Sunday, 20 September 2015

Film Ramble: Franklyn

Here's the thing: Franklyn is a British movie that isn't a gangster film, a romcom or a low budget
horror.  And if there were no other reason to talk about it six years after its release than the sheer difficulty of placing it in the depressingly restrictive landscape of British cinema then I for one would still consider that sufficient excuse.  Because tell me, when was the last time you saw a British film that intertwined four disparate stories across two parallel realities, one of which was a deliriously Gothic fever-dream of a fantasy world?

Those four stories go something like this: A man named Esser (Bernard Hill) hunts for his vanished son; a jilted groom (Sam Riley) circumvents his grief by convincing himself that his childhood sweetheart has reentered his life; performance artist Amelia (Eva Green) attempts to deal with family traumas by filming herself committing a series of escalating suicide attempts; and in a steampunkish fantasy burg named Meanwhile City where faith is mandatory but denomination arbitrary, vigilant Preest (Ryan Phillippe) hunts for his child-murdering nemesis, the Individual.

One of those sure does stick out like a sore thumb, doesn't it?

Let's get this out of the way nice and early: Franklyn is by no definition a flawless movie.  It has, in fact, at least two failings that could easily have been crippling. One - and, astonishingly, this is the more minor - is that two of its four stories just aren't very compelling.  Up until about the two-thirds point, Hill's Esser simply wanders around having cryptic conversations about his son, and any interest in the mystery of just what and why he's doing so has evaporated long before that point.  And our time spent with Riley is, if anything, worse; we're given little reason to sympathize with Milo, a perfectly typical and typically obnoxious spoiled urbanite, and Riley's performance brings out everything that's worst about the character.  Then his twist, the entire reason we've put up with him all this time, comes along, and it does nothing to make Milo more bearable; quite the opposite, in fact.

Though the impression is that writer-director Gerald McMorrow is at least aware of these problems, he's not capable of resolving them in any satisfactory fashion.  It's a fact of these Magnolia-esque overlapping narrative thingamajigs that not every story can be interesting at every point and you inevitably have to squeeze character development and exposition into places where they won't comfortably fit, but McMorrow seems unreasonably determined to give each thread equal weight.  Or maybe he doesn't, and all of this is primarily the fault of that second major flaw, which is that the editing is plain abominable.  Editor Peter Christelis, who bafflingly has quite an impressive CV, barely manages to keep up a narrative flow within individual scenes and fails utterly to contrive the kind of whip-smart construction that an anthology film like this lives and dies by.

Now, I realise I'm not making Franklyn sound very good.  I may, in fact, be past the point where I can justifiably turn around and try and convince you it's worthy of your time, and that in fact if you have any interest in genre cinema then you should be going out of your way to hunt it down.  But you should, and there are precisely three good reasons for that fact.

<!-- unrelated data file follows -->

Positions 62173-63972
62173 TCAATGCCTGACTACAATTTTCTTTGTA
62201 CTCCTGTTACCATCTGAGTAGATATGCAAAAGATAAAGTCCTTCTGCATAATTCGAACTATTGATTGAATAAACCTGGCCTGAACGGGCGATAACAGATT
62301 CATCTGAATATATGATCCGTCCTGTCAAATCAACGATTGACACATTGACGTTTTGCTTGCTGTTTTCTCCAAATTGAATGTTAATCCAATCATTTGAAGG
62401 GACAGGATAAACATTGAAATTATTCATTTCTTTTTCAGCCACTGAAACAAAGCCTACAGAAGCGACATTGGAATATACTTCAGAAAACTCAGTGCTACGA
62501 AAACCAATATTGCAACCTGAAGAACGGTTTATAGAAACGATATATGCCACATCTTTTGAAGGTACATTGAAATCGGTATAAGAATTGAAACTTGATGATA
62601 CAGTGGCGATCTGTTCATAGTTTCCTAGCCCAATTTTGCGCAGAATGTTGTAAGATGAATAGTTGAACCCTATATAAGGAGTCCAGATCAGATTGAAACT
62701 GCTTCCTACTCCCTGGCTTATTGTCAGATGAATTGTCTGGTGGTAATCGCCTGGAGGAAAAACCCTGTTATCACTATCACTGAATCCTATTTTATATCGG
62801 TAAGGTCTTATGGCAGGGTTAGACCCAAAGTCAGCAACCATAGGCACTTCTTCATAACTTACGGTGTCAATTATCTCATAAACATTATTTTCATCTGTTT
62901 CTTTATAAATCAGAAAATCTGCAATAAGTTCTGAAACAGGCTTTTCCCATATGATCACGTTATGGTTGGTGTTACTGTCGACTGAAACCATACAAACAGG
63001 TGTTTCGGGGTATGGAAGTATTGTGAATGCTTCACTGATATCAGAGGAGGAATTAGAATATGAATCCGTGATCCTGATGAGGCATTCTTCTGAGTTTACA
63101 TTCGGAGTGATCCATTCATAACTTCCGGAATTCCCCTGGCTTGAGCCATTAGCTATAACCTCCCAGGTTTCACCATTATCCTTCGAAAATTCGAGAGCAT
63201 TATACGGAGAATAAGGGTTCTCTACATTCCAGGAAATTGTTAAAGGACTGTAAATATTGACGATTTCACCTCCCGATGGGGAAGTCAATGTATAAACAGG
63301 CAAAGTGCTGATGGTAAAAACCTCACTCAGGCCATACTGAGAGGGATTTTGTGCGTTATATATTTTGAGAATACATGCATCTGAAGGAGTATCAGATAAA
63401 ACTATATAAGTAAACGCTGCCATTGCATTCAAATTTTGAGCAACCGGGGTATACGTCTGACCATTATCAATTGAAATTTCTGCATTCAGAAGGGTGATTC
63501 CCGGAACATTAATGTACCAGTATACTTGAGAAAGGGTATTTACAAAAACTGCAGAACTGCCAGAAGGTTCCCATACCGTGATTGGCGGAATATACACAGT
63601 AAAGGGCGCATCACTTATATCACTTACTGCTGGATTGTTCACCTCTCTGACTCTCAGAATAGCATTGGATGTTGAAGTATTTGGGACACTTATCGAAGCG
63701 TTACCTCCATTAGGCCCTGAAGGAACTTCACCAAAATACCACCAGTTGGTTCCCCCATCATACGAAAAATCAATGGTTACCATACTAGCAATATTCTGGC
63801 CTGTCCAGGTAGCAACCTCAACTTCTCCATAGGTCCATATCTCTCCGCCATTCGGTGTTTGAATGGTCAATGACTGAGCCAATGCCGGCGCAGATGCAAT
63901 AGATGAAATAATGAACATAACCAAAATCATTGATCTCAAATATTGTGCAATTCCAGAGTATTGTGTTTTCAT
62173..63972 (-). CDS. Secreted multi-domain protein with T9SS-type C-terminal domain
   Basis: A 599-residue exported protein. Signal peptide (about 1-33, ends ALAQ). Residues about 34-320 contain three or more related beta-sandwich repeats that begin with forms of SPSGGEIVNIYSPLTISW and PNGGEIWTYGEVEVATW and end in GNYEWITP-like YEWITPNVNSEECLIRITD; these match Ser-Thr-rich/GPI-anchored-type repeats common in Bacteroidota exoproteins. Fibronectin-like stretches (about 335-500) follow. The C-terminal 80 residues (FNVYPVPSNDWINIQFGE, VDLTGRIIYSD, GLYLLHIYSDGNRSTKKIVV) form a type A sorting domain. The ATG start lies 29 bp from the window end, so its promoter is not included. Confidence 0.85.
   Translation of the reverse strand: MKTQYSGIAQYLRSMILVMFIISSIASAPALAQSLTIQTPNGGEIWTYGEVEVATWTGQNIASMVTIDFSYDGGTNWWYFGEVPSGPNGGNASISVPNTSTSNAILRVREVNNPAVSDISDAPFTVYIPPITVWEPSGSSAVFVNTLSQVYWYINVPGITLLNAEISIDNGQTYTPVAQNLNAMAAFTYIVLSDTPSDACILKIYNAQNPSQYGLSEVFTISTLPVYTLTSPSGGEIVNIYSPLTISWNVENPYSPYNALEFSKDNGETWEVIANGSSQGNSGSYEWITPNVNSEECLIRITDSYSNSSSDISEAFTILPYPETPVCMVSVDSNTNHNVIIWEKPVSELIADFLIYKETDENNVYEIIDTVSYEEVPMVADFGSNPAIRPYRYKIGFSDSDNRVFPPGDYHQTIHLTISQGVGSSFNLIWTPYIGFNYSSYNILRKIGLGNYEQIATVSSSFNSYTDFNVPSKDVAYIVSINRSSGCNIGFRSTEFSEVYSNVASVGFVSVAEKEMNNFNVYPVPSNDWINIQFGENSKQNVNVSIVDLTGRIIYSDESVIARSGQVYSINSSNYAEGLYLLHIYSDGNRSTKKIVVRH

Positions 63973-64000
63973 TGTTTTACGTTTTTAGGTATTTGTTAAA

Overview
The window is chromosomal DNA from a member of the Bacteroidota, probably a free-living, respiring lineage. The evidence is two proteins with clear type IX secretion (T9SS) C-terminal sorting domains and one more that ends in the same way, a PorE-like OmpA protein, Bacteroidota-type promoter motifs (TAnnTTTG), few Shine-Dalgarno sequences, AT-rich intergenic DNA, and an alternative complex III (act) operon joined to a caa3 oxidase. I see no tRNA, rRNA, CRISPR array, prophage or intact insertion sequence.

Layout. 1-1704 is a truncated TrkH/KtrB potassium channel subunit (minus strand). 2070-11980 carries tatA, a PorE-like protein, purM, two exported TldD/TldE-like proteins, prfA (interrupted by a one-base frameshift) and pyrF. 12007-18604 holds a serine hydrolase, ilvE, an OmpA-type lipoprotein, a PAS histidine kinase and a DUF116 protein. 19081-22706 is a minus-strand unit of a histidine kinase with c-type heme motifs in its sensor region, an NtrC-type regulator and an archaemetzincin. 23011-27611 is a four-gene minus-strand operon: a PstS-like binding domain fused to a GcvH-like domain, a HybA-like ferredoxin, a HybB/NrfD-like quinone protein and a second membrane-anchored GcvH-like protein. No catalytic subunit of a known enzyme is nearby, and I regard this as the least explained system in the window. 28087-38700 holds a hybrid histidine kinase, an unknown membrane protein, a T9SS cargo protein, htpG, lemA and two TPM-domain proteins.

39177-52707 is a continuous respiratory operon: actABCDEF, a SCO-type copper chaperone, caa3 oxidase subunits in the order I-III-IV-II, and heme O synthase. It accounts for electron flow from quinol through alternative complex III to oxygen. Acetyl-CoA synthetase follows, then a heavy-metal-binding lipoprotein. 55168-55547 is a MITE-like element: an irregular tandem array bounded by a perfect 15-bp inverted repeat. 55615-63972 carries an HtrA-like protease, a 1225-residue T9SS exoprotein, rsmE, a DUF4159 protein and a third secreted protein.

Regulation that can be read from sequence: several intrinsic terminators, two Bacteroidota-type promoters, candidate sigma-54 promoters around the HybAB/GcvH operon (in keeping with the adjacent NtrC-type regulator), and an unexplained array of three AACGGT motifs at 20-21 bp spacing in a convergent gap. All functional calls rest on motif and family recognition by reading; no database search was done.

One is Eva Green, an actress whose ability to turn underwritten parts into living and breathing characters should be legendary by now.  Emilia, so unbearable a collection of visualized neuroses in theory, becomes in her hands by far the most compelling of the four protagonists.  Like much of Green's work, it's a hypnotic enough performance that if it was the only thing of value in the entire film it would still be worth a watch.

But it isn't, and it doesn't even quite take pride of place.  For number two, and coincidentally the
entire reason I'm talking about Franklyn here when my rule is to only discuss genre cinema, is Meanwhile City.  Meanwhile City is one of the greatest fantasy locations ever put to film.  It's relatively easy to see how it was achieved - a combination of CG matte backgrounds, cleverly picked locations and some superb costumes and mise en scène - but for all that, the cumulative effect is damn near perfect.  Meanwhile City feels real and physical and at the same time resolutely impossible, and every moment spent within its confines is a unique experience.

Which brings us neatly round to number three - which is that Franklyn is just preposterously ambitious.  I mean, who even tries something like this for their first film?  McMorrow is clearly a lunatic, and it pains me to no end that he hasn't made a feature film since.  In a better world, this kind of brave, boundary-shredding insanity would be rewarded rather than punished.  Hell, in a world where British cinema stretched past those endless aforementioned romcoms, ganster flicks and crummy horror movies, it would be.

But that isn't the world we live in, and so all we get is Franklyn.  It's hopelessly flawed and wonderfully unique, it gives Eva Green a chance to be great in something that isn't dross like 300: Rise of an Empire and it offers a glimpse into one of the most compelling fantasy worlds ever put to film.  Not half bad for a debut feature, right?


  1. I seem to recall being disappointed with how all the stories tied up and together.

  2. Yeah, I don't really have an argument for you; I'd say that at least one of the stories has no damn reason to be there, and that alone is enough to damage the ending. I'd have thought that Meanwhile City was rather up your alley, though?